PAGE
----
Art Blakey and the Jazz Messengers was one of the most enduring, popular, reliable and vital small bands in modern jazz history. Blakey was not only a distinguished, inventive and powerful drummer, but along with Duke Ellington and Miles Davis, he was one of jazz's foremost talent scouts. The musicians who flowed seamlessly in and out of this constantly evolving collective during its 36-year run were among the most important artists not just of their eras, but of any era. Though their respective innovations were vital to the evolution of bebop, hard bop and neo bop, the recorded work of the Messengers sidemen has never been properly analyzed. Until now. Hard Bop Academy: The Sidemen of Art Blakey's Jazz Messengers critically examines the multitude of gifted artists who populated the many editions of the Jazz Messengers. In addition to dissecting the sidemen's most consequential work with Blakey's band, jazz musician and acclaimed novelist Alan Goldsher offers up engaging profiles of everyone from Wynton Marsalis to Terence Blanchard to Hank Mobley to Wayne Shorter to Horace Silver to Keith Jarrett to Curtis Fuller to Steve Davis. And that's only the beginning. Goldsher conducted over 30 interviews with surviving graduates of Blakey's Hard Bop Academy, many of whom spoke at length of their tenure with the legendary "Buhaina" for the first time. Alan Goldsher is a bassist who has recorded with Janet Jackson, Digable Planets, Cypress Hill and Naughty By Nature. His writing has been published in Bass Player, Tower Pulse, Sport and BasketBull: Chicago Bulls Magazine. Goldsher's debut novel, Jam, was published in 2002 by Permanent Press. He lives in Chicago. Hardcover.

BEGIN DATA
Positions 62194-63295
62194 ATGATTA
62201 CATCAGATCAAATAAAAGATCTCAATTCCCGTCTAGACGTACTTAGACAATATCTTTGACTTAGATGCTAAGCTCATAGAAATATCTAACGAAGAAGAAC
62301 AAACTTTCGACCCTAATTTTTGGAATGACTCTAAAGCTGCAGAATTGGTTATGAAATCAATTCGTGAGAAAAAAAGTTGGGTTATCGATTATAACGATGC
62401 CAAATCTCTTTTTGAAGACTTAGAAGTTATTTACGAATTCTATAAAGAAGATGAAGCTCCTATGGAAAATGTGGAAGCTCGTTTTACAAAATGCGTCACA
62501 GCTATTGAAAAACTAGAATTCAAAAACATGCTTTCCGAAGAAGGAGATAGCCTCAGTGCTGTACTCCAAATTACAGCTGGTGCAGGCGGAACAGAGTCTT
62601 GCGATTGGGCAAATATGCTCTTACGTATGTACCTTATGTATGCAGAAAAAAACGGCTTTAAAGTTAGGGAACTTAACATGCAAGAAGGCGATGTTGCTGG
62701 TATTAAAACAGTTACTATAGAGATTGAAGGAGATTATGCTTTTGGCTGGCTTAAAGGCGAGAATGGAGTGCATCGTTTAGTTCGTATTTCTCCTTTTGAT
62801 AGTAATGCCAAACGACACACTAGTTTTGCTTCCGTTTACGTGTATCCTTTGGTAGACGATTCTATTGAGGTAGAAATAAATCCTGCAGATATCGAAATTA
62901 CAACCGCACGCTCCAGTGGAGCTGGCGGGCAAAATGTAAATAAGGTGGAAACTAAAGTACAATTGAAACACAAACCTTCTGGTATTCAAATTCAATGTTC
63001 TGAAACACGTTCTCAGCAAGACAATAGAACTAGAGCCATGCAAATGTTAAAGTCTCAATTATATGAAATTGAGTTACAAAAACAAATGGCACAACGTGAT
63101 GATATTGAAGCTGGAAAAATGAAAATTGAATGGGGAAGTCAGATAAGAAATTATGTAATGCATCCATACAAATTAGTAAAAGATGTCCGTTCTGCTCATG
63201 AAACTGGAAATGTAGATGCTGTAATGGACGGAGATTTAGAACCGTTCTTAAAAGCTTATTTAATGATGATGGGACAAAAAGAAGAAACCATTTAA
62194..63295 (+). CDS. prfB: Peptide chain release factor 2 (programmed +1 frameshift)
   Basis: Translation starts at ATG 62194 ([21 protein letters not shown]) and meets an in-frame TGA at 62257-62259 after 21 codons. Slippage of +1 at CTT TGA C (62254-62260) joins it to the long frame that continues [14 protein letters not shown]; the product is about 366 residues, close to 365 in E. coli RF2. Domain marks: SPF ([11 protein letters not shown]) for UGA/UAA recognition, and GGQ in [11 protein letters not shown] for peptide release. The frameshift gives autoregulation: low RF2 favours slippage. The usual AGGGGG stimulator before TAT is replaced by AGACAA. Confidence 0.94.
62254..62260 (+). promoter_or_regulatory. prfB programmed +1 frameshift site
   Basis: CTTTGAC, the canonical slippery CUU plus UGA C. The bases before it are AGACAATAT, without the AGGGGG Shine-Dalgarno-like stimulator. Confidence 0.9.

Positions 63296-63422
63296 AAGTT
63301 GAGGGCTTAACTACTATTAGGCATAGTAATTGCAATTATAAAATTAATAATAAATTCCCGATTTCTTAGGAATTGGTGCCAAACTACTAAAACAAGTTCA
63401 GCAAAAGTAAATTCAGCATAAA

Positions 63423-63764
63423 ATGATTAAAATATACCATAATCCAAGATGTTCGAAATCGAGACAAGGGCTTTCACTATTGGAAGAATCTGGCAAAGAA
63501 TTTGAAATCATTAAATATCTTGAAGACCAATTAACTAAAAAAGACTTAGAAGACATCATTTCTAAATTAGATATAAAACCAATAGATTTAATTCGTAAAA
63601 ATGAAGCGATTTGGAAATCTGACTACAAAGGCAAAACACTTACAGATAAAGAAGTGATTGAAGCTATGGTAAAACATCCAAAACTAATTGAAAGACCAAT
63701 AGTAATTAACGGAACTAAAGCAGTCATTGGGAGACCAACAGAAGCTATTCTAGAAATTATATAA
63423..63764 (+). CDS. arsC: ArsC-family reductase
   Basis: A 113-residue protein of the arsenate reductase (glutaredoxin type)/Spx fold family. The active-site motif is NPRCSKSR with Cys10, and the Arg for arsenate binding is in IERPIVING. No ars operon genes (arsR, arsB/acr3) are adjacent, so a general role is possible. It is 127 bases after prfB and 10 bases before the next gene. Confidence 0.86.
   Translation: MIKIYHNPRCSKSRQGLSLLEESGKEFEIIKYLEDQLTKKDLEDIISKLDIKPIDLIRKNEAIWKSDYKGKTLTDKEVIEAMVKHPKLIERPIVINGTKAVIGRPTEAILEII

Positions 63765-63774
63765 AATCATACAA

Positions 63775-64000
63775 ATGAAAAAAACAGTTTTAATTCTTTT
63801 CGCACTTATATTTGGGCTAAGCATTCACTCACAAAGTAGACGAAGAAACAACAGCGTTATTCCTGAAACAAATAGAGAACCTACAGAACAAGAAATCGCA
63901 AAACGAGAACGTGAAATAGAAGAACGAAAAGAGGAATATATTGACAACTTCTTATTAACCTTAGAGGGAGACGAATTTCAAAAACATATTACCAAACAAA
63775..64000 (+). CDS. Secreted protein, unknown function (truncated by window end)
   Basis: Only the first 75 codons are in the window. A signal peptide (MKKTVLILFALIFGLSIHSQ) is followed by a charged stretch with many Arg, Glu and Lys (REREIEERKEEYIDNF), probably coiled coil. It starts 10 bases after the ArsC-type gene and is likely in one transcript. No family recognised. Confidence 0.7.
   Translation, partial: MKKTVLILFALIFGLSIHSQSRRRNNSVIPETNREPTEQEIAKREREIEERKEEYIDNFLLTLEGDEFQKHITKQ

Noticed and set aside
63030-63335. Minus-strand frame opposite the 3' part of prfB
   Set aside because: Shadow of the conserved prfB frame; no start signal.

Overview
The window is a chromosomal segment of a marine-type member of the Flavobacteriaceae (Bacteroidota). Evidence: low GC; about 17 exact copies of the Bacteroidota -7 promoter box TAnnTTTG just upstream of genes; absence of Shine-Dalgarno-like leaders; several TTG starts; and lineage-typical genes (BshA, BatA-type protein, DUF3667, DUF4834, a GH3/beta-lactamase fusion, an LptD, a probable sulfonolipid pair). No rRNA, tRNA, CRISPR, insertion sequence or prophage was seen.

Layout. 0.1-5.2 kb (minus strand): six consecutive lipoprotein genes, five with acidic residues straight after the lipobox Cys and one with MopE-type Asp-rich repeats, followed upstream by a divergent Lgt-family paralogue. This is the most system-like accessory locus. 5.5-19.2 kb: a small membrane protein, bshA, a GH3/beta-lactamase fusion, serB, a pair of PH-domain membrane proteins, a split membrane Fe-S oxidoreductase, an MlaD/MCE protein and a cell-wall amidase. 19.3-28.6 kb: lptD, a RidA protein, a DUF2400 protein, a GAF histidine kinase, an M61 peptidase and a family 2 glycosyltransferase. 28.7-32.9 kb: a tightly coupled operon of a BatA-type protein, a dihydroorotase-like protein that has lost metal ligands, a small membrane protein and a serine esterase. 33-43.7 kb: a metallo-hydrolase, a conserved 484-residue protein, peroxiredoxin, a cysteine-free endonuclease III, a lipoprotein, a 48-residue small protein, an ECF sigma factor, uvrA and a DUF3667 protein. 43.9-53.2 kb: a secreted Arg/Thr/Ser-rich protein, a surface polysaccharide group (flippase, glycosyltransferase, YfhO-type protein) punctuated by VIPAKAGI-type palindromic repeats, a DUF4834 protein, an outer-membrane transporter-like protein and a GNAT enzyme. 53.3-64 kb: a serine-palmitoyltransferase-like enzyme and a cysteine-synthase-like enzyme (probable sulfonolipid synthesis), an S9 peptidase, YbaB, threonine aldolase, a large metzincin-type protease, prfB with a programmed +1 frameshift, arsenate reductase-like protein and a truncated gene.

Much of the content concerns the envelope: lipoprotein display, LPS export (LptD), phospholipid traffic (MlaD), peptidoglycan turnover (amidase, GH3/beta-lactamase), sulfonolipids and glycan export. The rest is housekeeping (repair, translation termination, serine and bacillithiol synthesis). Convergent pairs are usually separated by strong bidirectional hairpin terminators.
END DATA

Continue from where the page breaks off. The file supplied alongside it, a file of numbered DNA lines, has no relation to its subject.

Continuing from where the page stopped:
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Alan Goldsher is the author of 11 books, including that acclaimed Beatles/horror/comedy mashup Paul Is Undead: The British Zombie Invasion. As a ghostwriter, he has collaborated with numerous celebrities and public figures. For more information, please visit AlanGoldsher.com.From Library Journal:
To call Art Blakey's Jazz Messengers a "hard bop academy" is no exaggeration. From 1954 to the leader's death in 1990, the Messengers were a staple in an ever-changing jazz universe. Many of the great practitioners of this style cut their teeth in the band, including Lee Morgan, Wayne Shorter, Cedar Walton, and Wynton Marsalis. Drawing on more than 30 interviews, as well as secondary sources, Goldsher, a bassist and writer, presents us with a fan's view of the hard bop sidemen organized chronologically by instrument. While the interviews offer insight into the workings of the band, some eras are not covered in as much detail as they deserve, e.g., the late 1960s through the mid-1970s. And though the writing is fairly lucid and engaging, ultimately, more could have been said. Many of the musicians featured here have been profiled in jazz magazines like Down Beat and Cadence, but this is the first book dedicated to the Messengers. Recommended with some reservation to jazz collections in public and academic libraries.
Ronald S. Russ, Arkansas State Univ. Lib., Beebe
Copyright 2002 Reed Business Information, Inc.
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